NIGERIA: Niger Delta vows crackdown

Hoping to curtail the rising violence in the oil-rich Niger Delta, one governor has threatened to arrest the family members of militants accused of attacking oil and gas operations.

NIGERIA: Niger Delta vows crackdownGov. Rotimi Amaechi of Rivers State said authorities would arrest the parents of suspected militants in an effort to force them to lay down their arms.

The threat came a day after a band of militants stormed the state capital, Port Harcourt, and killed at least 13 people. Local media reports said the militant group known as the Niger Delta Vigilante Movement was responsible.

The Rivers governor reportedly made a visit to the group's camp and spoke one-on-one with its leader, Ateke Tom, and pleaded for his men to lay down their arms. Tom, according to This Day newspaper, reportedly told Amaechi his men won't give up their armed struggle despite offers from the governor of amnesty.

Following the meeting, Amaechi warned of the consequence of Tom's refusal.

"If he keeps his weapons, believe me, we will chase him to anywhere he goes," he said. "While we appreciate the difficulties of these youths, we shall advise in very strong terms that they surrender their weapons to government while we look for a way of rehabilitating them.

"Those who surrender their weapons will be granted amnesty while those who refuse to do so will face the wrath of the people and that of the Rivers State Government."

Supporters of the governor's stance have called for an immediate increase in security in the region.

"This should be done by beefing up all security outfits in the region to curtail possible actions from the militant groups, so that their nefarious atrocities will not disrupt the developmental plans for the region," read an editorial in Thursday's edition of the Niger Delta Standard.

Groups like the Niger Delta Vigilante Movement and the better-known Movement for the Emancipation of the Niger Delta have been waging a steady campaign of attacks aimed at foreign oil interests and Nigerian forces in the delta for more than two years. In 2007 alone, more than 200 people were kidnapped and several Nigerian police and soldiers killed.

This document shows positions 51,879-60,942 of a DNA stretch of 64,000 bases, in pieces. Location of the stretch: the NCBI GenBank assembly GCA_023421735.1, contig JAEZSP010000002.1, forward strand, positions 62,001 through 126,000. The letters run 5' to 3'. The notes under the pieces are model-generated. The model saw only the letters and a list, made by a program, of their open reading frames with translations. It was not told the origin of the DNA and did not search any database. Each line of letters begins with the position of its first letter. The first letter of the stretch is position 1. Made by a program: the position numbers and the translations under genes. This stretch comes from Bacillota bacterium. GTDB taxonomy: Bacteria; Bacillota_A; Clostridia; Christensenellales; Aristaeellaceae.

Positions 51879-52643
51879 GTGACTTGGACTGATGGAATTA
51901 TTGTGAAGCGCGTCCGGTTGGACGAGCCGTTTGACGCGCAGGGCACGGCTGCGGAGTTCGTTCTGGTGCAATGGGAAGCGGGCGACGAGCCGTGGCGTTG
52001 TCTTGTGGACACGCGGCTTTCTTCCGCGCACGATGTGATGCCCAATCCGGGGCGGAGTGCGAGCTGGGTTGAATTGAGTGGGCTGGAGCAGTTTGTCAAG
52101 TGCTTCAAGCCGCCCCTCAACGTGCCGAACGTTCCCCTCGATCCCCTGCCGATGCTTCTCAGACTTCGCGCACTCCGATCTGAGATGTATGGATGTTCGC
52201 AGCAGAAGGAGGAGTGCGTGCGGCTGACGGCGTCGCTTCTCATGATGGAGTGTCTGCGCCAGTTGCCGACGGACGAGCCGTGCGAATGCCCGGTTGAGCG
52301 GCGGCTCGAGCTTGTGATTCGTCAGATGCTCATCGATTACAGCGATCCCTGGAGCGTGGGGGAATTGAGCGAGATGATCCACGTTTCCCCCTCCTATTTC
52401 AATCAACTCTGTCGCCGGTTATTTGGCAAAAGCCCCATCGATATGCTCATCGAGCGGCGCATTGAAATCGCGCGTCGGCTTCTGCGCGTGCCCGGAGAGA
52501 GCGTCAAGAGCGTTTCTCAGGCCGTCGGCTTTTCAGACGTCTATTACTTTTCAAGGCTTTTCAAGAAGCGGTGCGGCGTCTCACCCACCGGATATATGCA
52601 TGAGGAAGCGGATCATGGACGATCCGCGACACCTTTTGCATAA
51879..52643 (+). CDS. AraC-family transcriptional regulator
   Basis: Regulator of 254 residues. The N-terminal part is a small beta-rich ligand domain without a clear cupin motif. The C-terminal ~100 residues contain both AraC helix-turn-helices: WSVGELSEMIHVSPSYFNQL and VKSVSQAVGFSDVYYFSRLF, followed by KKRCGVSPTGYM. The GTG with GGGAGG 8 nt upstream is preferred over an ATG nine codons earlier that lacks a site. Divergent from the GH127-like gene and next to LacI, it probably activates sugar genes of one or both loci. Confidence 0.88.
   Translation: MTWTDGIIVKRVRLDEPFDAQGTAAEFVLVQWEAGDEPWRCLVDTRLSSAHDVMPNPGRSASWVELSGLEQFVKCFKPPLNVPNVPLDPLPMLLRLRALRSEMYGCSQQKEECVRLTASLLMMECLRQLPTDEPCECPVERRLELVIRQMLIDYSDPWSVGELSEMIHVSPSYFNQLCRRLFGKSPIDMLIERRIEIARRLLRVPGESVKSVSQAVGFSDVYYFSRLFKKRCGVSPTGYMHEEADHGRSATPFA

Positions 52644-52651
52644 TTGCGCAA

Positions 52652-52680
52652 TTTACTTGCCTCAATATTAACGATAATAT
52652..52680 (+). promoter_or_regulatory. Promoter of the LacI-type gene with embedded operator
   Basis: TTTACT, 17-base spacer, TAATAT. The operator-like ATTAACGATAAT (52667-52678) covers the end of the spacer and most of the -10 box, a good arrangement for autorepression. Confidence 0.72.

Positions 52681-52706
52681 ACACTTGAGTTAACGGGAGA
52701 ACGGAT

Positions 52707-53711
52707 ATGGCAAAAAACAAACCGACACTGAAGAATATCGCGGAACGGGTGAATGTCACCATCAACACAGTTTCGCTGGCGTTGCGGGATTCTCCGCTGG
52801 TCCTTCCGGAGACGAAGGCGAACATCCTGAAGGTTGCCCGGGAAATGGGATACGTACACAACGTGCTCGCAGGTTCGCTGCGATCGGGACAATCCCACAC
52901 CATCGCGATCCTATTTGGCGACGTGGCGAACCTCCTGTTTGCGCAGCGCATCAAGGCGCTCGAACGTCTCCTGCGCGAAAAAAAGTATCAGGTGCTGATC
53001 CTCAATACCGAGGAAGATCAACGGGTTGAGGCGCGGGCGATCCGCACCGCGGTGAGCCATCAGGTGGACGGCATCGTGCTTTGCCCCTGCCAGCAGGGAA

Since the 1970s, Nigeria, Africa's No. 1 oil producer, has pumped more than $300 billion worth of crude from the southern delta states, according to estimates. But high unemployment in the delta, environmental degradation due to oil and gas extraction, and a lack of basic resources such as fresh water and electricity have angered some of the region's youth and incited them to take up arms.

However, some leaders from previous militant movements in Nigeria have spoken out against MEND and other militant movements.

"There is no MEND, or militants," Mujahid Dokubo-Asari, a former rebel leader, told United Press International in a recent interview. "They are merely armed gangs bent on violence and thievery, nothing more."

For his part, Nigerian President Umaru Yar'Adua said that in 2008 the security of the oil-producing delta would be chief among his concerns, adding the government would allot one-third of the country's $20 billion budget for the military and development projects in the region in hopes of stemming the violence.

The decision has garnered the praise of both political allies and foes, though many in the delta remain skeptical if the money being promised will make its way down through a notoriously corrupt government.

Via: United Press International | by Carmen Gentile

No comments: